Tag: earth

Life & Philosophy Nature

The world is colossal

gif via BBC Earth

The world is still colossal, a gaping map of mystery our brains fill in with imagination.

It’s delusional to think we know it.

Thankfully, any time we traverse the planet we’re awakened by our own trained incapacity, an ignorance blind to nature’s surprises.

The ever sprawling internet promises to teach us a few things, but it’s just an appetizer.

If we want to know the world, we have to drive around it. Exploration is the only way to coalesce the wonders out of the world.

Nature Science

Watch Volcano Calbuco Erupt in Chile 🌋

This is a timelapse of the Volcano Calbuco in Chile that erupted 3 times in 8 days between April 22–23, 2015.

One of the eruptions lasted 90 minutes, sending a plume of ash 6 miles into the sky.

While climate change deniers might point the finger at mother nature for these CO2 emissions, as one Facebooker notes in the comment section, “volcanic eruptions only make up about 1-2 % of the C02 emitted into the atmosphere. they also have a cooling effect on the climate from the Sulphur dioxide emitted.”

Life & Philosophy Nature

Setting sun

telescope science discover world

Whether you set the route or leave it open-ended, you can discover things along the way.

Constraints produce their own magic. They make you innovate based off what you have to play with. But so too do indefinite destinations.

Out of curiosity blooms everything.

The more we know, the more we want to know. We permit our heuristic temptations to guide the discovery process. The rush to fill ignorance with self-knowledge makes us feel alive.

The world is more like a playground than a camp. It begs us to take more information than we need. But in borrowing its widgets, we have to reciprocate to ensure what we put out or reinvent comes back to enrich nature itself.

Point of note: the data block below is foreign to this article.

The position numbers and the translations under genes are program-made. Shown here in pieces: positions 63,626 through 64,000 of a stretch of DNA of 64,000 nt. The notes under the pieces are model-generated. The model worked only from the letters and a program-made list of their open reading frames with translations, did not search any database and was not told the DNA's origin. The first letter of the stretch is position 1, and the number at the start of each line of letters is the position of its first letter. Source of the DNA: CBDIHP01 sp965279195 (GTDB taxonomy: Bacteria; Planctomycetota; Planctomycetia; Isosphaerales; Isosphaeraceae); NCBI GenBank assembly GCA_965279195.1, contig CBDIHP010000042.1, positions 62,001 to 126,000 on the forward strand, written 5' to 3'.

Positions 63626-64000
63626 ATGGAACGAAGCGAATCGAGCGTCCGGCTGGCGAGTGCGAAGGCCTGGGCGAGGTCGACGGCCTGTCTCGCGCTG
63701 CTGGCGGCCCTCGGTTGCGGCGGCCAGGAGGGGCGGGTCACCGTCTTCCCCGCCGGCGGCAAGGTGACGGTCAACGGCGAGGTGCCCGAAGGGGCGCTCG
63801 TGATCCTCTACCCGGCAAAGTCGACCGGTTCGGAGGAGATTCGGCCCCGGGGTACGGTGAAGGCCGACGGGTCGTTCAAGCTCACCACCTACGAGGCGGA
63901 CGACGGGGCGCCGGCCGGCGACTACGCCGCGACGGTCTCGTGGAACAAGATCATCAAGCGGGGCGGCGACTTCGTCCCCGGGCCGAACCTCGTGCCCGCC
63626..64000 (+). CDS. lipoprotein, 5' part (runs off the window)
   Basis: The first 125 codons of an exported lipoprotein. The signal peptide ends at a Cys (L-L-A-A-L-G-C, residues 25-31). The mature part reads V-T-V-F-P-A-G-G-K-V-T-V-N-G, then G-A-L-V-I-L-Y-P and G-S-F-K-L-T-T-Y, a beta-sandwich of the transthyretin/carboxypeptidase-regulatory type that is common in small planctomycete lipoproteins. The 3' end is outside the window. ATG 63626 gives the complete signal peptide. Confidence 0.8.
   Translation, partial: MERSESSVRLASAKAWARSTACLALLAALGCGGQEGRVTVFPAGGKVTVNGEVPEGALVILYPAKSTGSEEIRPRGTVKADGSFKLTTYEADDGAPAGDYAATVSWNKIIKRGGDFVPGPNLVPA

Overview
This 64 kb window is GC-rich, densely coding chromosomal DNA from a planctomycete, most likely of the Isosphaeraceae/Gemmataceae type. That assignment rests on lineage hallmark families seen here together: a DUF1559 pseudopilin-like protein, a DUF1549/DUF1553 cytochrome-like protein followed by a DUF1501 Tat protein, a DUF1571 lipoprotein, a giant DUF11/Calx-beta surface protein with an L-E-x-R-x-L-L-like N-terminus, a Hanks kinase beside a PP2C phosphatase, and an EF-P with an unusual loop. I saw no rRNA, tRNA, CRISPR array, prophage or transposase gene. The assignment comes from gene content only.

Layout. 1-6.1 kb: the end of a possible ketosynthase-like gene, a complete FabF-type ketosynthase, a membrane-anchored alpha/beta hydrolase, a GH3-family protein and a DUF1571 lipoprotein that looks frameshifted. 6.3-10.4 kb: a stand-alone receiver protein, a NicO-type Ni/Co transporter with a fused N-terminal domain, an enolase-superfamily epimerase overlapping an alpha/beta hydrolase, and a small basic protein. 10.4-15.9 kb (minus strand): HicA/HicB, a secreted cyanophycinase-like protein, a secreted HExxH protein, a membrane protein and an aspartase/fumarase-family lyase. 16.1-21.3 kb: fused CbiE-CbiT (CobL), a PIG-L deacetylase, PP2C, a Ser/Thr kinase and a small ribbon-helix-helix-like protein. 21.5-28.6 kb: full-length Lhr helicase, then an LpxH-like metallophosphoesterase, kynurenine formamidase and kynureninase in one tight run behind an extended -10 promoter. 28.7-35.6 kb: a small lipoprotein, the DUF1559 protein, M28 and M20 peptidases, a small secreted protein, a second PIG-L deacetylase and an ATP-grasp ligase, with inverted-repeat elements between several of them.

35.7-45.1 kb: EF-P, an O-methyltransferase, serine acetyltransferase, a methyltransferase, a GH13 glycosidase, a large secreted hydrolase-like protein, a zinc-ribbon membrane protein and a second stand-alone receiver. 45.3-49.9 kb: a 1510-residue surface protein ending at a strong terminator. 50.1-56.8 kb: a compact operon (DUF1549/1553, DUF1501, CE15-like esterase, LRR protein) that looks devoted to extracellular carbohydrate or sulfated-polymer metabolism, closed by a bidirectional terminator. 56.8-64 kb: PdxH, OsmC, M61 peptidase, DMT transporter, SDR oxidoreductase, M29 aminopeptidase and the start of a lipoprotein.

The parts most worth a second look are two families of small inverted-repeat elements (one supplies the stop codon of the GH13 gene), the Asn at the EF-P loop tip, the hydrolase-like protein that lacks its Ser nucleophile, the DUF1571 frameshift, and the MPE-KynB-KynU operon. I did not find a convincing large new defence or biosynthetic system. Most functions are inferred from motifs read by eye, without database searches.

Science

Earth stripped of water

Life as we know it can survive without sunlight and oxygen: witness the creatures that populate the sulfurous vicinity of submarine hydrothermal vents. Life as we know it cannot live without water, and where there is water, there is almost always life.“I discovered living creatures in rain, which had stood but a few days in a new tub,” Antonie van Leeuwenhoek observed in 1675 after peering through his invention, a new and better microscope. A grown man like Pablo Valencia can last three weeks without food; without water, at most several days.

Read Watermarks: Diving into the fathoms to find life’s fluency

Books Science

The Population Bomb

In 1968, Doctor Paul Ehrlich warned the world of its excessive population with his book entitled The Population Bomb (Amazon).

“The battle to feed all of humanity is over,” he wrote, “hundreds of millions of people are going to starve to death.”

His trip to an overcrowded Delhi in 1966 seemed to convince him that there wasn’t enough food to go around to support humanity.

Thankfully, Dr. Ehrlich’s warnings never panned out. Instead, his book sparked a debate about “the potential consequences of overpopulation: famine, pollution, social and ecological collapse.” Out came some viable solutions.

While population has more than doubled since The Population Bomb came out, agricultural innovation has been able to sustain the boom. Today, one in ten people are starving as opposed to one in four.

However, Ehrlich and other researchers predict that the environmental damage from overproduction remains to be seen. Undermining the ecosystem could still wipe us all out. Other researchers are more optimistic, believing that human ingenuity will come to the rescue.